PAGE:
Life Cycle of Atmospheric Rivers: Identification and Climatological Characteristics

Yang Zhou, Hyemi Kim, Bin Guan

Research output: Contribution to journalArticlepeer-review

43 Scopus citations


An atmospheric river (AR) event is a strong poleward moisture transport that is composed of a series of spatiotemporally connected instantaneous AR objects. A new object-based tracking algorithm is developed in this study, which aims to identify an AR event and investigate its life cycle from origin to termination. The algorithm identifies duration, intensity, propagation speed and direction, and the traveled distance throughout the life cycle of the AR event. The tracking algorithm is applied to 6-hourly column-integrated water vapor flux from November to March during the period of 1979–2017, with a focus on the North Pacific. Most North Pacific AR events originate in the subtropics over the Northwest Pacific and terminate at higher latitudes over the Northeast Pacific including western North America. On average, long AR events that last more than 72 hrs travel 7 times longer in distance and have stronger intensity than short AR events that last less than 24 hrs. Finally, a new accumulated AR intensity index is developed, which summarizes the overall impact of AR events over a given domain during a certain period by incorporating number, lifetime, and intensities of AR events.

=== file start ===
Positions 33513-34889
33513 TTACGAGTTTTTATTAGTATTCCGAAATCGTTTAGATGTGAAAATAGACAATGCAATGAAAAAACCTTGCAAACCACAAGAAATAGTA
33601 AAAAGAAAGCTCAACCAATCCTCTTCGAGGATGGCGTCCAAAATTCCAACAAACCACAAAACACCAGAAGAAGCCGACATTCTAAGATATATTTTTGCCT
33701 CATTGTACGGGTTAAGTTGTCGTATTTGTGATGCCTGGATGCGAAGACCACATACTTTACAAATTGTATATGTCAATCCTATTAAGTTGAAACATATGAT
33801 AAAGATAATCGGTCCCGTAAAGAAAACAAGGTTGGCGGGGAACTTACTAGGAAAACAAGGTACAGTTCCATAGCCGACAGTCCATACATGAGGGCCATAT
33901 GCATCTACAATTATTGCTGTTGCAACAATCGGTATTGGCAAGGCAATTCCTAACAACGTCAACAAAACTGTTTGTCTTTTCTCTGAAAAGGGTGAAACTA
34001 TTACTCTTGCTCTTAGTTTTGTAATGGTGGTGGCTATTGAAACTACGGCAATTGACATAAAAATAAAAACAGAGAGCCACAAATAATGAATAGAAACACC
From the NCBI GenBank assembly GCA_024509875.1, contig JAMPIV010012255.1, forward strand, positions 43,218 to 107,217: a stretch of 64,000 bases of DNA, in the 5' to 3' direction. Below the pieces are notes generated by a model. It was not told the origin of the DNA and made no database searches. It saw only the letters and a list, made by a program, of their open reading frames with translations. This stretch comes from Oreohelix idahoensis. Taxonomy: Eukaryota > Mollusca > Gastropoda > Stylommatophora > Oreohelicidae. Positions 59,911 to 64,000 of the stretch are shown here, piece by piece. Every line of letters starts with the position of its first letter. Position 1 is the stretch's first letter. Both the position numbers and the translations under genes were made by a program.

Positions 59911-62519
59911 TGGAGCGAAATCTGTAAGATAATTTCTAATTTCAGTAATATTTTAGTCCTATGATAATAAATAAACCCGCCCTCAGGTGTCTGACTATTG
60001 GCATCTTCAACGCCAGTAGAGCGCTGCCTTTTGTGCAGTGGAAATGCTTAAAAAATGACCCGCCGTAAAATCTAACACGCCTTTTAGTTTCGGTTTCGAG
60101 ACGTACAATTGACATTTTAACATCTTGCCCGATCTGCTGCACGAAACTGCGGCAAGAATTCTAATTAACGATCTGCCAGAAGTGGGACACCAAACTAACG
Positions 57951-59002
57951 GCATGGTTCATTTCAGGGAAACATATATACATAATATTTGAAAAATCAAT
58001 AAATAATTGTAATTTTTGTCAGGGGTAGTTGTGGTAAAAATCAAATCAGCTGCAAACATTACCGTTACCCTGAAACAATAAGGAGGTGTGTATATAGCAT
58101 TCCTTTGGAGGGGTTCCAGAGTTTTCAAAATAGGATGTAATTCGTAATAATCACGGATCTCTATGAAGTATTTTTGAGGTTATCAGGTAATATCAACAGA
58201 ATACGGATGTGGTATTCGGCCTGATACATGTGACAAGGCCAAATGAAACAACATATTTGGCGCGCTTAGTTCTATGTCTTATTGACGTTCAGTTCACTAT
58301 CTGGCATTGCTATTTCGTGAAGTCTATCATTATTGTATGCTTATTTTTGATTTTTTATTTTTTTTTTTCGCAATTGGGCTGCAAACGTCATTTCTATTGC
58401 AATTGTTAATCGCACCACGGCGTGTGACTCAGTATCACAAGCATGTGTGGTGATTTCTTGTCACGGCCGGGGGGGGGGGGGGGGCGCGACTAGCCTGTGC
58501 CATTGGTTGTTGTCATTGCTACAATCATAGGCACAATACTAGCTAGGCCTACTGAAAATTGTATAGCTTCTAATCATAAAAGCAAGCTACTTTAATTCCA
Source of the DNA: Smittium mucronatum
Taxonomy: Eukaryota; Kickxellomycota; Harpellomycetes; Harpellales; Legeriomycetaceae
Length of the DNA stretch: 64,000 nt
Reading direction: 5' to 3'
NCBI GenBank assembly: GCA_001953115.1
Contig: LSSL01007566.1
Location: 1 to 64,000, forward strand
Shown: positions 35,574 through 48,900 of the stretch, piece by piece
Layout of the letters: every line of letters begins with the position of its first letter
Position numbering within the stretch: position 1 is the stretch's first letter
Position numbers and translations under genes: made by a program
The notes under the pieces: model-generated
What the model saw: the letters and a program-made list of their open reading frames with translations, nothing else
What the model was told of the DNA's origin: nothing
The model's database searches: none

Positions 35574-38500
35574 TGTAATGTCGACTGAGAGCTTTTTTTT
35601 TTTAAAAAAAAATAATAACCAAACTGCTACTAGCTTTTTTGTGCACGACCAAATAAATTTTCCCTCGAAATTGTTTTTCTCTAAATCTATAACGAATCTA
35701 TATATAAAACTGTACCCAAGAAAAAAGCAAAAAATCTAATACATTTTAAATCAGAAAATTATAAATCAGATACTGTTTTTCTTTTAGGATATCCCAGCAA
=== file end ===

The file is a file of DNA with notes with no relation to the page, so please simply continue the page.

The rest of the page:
Original languageEnglish
Pages (from-to)12,715-12,725
JournalJournal of Geophysical Research: Atmospheres
Issue number22
StatePublished - 27 Nov 2018

Bibliographical note

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©2018. American Geophysical Union. All Rights Reserved.


  • atmospheric rivers
  • life cycle
  • tracking algorithm


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